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Enjoyment of commute: A comparison of different transportation modes

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  • Páez, Antonio
  • Whalen, Kate

Abstract

This study investigates how socio-demographic and attitudinal variables of university students affect their desire to increase or decrease their daily commute. The case study is McMaster University in Hamilton, Canada, and data was obtained by means of a web-based survey that included questions regarding travel behavior, socio-demographic information, and attitudes toward travel, land use, and the environment. The objective variable is defined as the ratio of ideal to actual commute time, and regression analysis is implemented to test the relationship between this variable and socio-demographic variables and attitudinal scores. The impact of different attitudes on the gap between ideal and actual commute time is expanded to include three different modes, active travel (walk/cycle), transit, and personal automobile. Interestingly, the results indicate that active travelers tend to be less dissatisfied with their commute, followed by those who travel in a personal vehicle and transit users. A number of attitudinal responses are shown to impact the desire to travel more or less, including variables that relate to the social environment, availability of local activities, quality of facilities, productive use of the commute, and the intrinsic value found in the commute travel. The picture emerges of a traveler who would like to spend more time commuting, as someone who is an active traveler, thinks that getting there is half the fun, dislikes traveling alone, but rather likes to live in an active neighborhood where there is a sense of community. The results suggests that enjoyment of commuting, while a challenge from the perspective of motorized mobility, may provide valuable policy opportunities from the perspective of active transportation.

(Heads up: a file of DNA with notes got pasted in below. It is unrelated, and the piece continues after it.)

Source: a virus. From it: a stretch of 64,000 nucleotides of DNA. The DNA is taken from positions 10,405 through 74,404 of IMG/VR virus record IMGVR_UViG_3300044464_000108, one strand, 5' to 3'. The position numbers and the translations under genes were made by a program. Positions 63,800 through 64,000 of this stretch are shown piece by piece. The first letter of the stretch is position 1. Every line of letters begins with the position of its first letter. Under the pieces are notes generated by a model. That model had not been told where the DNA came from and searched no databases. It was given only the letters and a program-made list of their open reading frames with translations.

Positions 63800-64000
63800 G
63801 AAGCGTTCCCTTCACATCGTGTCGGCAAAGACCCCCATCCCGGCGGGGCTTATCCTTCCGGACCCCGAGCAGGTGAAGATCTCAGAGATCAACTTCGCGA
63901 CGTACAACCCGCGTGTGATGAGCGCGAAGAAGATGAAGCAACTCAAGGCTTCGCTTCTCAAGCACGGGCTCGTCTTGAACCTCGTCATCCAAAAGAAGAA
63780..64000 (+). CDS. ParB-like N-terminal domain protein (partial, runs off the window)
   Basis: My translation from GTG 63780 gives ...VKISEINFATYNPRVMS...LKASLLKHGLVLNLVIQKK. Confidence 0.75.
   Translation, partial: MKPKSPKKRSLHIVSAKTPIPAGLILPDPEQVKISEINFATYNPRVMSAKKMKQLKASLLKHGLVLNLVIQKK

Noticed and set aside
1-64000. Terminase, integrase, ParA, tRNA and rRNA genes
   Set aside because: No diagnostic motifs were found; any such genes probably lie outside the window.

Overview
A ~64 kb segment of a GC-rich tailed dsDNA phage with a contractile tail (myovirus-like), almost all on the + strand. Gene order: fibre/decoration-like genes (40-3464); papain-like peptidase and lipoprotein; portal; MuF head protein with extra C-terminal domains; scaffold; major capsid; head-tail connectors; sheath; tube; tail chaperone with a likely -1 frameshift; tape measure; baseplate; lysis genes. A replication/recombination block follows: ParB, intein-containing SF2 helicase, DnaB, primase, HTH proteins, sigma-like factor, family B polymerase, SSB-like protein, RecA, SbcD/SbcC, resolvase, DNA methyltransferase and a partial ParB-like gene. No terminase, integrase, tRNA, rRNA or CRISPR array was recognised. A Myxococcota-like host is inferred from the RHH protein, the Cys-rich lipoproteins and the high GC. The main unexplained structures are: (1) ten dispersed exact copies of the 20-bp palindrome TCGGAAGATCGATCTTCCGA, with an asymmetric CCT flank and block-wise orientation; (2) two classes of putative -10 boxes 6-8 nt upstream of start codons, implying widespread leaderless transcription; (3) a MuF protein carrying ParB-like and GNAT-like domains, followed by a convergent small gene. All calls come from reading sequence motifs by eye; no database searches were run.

Suggested Citation

  • Páez, Antonio & Whalen, Kate, 2010. "Enjoyment of commute: A comparison of different transportation modes," Transportation Research Part A: Policy and Practice, Elsevier, vol. 44(7), pages 537-549, August.
  • Handle: RePEc:eee:transa:v:44:y:2010:i:7:p:537-549
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    References listed on IDEAS

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    Citations

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    Cited by:

    1. Maarten Kroesen & Susan Handy, 2014. "The relation between bicycle commuting and non-work cycling: results from a mobility panel," Transportation, Springer, vol. 41(3), pages 507-527, May.
    2. Stathopoulos, Amanda & Hess, Stephane, 2012. "Revisiting reference point formation, gains–losses asymmetry and non-linear sensitivities with an emphasis on attribute specific treatment," Transportation Research Part A: Policy and Practice, Elsevier, vol. 46(10), pages 1673-1689.